Harry Potter was a cultural phenomenon the likes of which the entertainment world almost never sees. As a franchise of both books and films, it captured the imagination of the generations that grew up with it, so any return to Rowling’s wizarding world was going to come with high expectations, as well as a lot of worries. Thankfully, there’s nothing in Fantastic Beasts to sully the HP legacy (and hearing the first few strains of Hedwig’s Theme remains a balm for the soul), though this ‘20s New York-set entry doesn’t match up to the very best entries in its parent series. 

Directed by David Yates, who helmed the later instalments of Harry Potter, there’s certainly a tonal holdover from HP to FB, though the shift in focus from English schoolkids to professional wizards in America ensures that this feels like a worthwhile continuation of the universe. Adding to that is JK Rowling’s first screenwriting gig, loosely adapting her own mini-book (a catalogue of magical creatures) into a full-length film with a planned four sequels. Rowling’s script inexperience occasionally makes itself evident in the dialogue, but her worldbuilding skills remain second to none, the magical alt-New York immediately embedding itself in your imagination.

Both a lovely urban sprawl full of magical life and a slightly biting look at US social structures, this version of the Big Apple plays host to tourist Newt Scamander (Eddie Redmayne), a wizard zoologist with a TARDIS-esque briefcase housing multitudes of beasties. Thanks to a mix-up at the bank, he accidentally swaps cases with muggle (or no-maj, in American wizard parlance) baker Jacob Kowalski (Dan Fogler), who lets a bunch of animals free. Capable of huge destruction, Newt’s ‘pets’ could not have arrived in America at a worse time, with a war between magic and non-magic brewing.

After Newt’s creatures get loose, magical investigator Porpentina Goldstein (Katherine Waterston) brings him and Jacob to her apartment for questioning, where they meet Tina’s telepathic sister Queenie (Alison Sudol). From here, things spiral into a nicely silly adventure, as the team tours New York in search of everything from a randy rhino to a Niffler – a platypus-like creature that loves to steal anything shiny. All the creatures have meticulous designs and are fun to hang out with, even if the integration of CG and reality sometimes leaves a little to be desired. This problem doesn’t affect the best part of the film though, when Newt and Jacob explore the full extent of the world within Newt’s briefcase.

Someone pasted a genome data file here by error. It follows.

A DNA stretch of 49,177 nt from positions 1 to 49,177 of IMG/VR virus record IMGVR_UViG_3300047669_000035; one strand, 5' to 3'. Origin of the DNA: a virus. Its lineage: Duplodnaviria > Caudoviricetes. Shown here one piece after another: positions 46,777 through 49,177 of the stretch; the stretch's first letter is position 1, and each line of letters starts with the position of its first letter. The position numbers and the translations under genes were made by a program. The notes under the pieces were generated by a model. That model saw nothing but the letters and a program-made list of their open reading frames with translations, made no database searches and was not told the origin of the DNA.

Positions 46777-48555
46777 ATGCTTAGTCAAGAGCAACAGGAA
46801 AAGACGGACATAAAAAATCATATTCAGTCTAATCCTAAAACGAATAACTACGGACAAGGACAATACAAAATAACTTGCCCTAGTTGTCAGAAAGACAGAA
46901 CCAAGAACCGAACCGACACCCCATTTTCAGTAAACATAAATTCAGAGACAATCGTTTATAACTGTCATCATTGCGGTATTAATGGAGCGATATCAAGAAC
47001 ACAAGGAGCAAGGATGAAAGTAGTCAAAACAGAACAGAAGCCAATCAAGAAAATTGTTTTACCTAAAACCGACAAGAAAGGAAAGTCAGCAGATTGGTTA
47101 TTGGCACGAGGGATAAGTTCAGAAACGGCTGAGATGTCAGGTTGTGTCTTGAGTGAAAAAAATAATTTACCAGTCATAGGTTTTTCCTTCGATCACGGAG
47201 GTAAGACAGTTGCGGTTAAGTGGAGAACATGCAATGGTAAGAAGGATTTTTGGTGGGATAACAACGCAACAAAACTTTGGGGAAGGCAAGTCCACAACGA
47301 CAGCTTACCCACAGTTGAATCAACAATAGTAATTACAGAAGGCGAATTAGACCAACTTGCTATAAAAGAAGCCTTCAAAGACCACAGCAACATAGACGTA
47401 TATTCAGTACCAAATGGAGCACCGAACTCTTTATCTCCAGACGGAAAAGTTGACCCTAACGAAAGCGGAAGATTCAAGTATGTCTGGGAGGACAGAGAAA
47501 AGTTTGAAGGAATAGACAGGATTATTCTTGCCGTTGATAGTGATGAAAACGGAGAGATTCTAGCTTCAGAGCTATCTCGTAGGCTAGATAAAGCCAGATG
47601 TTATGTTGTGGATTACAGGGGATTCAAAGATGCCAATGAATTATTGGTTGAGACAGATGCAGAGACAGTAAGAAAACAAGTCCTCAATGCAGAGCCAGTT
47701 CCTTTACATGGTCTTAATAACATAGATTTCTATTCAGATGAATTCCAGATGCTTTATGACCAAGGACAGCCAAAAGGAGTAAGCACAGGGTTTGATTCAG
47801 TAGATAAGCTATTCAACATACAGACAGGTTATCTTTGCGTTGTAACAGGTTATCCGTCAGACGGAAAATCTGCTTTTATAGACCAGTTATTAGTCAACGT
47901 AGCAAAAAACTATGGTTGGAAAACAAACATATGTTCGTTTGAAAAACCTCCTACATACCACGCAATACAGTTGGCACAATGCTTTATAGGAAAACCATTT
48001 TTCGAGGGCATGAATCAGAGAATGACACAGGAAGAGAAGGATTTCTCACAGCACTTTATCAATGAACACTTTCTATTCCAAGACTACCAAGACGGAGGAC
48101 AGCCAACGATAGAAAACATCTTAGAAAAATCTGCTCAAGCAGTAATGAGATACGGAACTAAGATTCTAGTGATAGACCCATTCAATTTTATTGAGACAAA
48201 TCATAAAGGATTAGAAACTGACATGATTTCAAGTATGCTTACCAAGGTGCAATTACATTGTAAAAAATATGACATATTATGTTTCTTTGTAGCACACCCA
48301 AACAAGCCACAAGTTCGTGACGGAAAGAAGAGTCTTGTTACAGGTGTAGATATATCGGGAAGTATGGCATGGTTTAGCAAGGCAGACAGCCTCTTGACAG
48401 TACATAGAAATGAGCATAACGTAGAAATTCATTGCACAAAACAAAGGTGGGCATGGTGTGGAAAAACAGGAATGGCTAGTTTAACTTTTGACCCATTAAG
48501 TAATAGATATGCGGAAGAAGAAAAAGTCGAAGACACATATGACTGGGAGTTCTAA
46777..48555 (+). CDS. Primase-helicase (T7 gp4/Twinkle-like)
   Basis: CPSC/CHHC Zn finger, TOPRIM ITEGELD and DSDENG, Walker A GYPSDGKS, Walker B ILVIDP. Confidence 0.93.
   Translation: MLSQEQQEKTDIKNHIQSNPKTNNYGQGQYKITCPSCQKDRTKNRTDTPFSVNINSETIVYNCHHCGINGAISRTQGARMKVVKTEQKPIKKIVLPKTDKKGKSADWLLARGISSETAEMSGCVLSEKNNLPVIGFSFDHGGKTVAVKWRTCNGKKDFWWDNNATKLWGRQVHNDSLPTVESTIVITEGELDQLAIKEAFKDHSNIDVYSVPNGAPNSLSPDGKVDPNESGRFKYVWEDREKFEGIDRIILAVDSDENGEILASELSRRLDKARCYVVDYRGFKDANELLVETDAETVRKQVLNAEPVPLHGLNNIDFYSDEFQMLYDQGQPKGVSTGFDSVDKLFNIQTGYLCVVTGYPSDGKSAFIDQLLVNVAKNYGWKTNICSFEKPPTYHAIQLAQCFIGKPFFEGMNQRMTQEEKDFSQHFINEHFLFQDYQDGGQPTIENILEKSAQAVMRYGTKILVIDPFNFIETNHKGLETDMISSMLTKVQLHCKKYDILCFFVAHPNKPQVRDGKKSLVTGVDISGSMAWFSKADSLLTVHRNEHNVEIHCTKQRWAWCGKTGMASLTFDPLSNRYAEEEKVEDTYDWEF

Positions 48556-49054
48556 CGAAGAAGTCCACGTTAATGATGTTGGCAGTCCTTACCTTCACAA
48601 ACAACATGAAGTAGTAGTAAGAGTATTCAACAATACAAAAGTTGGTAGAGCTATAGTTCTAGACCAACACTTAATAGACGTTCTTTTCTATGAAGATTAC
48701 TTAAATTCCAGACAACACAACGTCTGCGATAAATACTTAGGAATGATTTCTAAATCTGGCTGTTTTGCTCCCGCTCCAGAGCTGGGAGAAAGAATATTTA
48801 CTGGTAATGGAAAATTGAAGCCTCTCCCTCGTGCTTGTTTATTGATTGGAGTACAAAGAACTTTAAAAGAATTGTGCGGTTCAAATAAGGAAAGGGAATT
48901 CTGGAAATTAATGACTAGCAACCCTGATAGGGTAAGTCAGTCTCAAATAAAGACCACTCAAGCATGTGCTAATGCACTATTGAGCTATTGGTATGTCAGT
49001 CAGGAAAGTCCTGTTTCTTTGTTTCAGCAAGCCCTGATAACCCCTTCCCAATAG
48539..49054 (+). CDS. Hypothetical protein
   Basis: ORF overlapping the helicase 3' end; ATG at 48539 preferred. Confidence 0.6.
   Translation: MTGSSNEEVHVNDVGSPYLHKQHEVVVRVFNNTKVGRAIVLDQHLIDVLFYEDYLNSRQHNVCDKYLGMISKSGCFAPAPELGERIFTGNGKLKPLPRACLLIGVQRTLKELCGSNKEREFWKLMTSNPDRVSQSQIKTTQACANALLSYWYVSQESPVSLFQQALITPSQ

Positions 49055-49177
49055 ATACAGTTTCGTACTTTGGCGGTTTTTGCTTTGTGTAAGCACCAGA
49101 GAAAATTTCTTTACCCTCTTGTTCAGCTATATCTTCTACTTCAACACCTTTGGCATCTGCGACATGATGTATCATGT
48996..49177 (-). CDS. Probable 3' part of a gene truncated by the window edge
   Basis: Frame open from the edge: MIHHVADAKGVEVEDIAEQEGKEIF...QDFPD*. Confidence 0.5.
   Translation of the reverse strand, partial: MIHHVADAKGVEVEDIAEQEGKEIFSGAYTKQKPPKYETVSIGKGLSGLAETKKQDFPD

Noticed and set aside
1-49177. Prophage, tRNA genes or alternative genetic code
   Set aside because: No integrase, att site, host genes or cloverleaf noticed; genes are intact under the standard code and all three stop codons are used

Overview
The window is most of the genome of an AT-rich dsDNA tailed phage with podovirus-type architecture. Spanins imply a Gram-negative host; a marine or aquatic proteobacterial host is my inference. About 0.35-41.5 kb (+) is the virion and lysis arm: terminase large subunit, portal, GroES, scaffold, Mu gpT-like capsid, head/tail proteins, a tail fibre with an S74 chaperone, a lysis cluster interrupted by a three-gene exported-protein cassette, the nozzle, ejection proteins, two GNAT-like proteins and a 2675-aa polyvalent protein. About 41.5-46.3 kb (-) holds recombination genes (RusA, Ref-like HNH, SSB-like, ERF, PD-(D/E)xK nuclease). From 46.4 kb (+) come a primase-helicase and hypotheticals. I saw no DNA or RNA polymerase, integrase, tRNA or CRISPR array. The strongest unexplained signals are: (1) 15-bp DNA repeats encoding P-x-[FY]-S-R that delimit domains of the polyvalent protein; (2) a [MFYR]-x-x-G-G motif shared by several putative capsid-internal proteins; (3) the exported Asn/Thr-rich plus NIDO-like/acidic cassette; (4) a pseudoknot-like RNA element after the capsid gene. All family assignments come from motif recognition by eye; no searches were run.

Filled with multiple landscapes, climates, and time zones, it’s a world you wish you could live in and a brilliant reintroduction to the most ambitious types of magic found in Rowling’s universe. In fact, with the plentiful in-home scenes as well as the city-wide stakes, Fantastic Beasts manages to combine the fun everyday spells of early Harry Potter films with the bombastic combat of the Deathly Hallows finale. Aside from the animal hunt, Colin Farrell’s Percival Graves and the Barebone family, led by Samantha Morton and Ezra Miller, are up to nefarious schemes, but to go into any more detail enters spoiler territory.

Redmayne turns in a good performance as Newt, bringing a hunched, socially anxious edge to the hero. He struggles with eye contact, meaning his burgeoning relationship with the rest of the monster hunters comes with a nice progression not just emotionally, but also in terms of Redmayne’s body language and vocal mannerisms. In support, Sudol and Fogler completely steal the film, with Jacob’s sub-plot the most emotionally involving element of the whole thing despite his being the comic relief. The whole team shares bags of chemistry, so even when their banter is flatly written, it lands with a smile rather than a groan. If Fantastic Beasts can follow the Harry Potter formula of improving with each film, then suddenly those four follow-ups look a lot more appetising.


Directed by David Yates

Written by JK Rowling

Starring; Eddie Redmayne, Katherine Waterston, Colin Farrell

Runtime: 133 mins

Rating: 12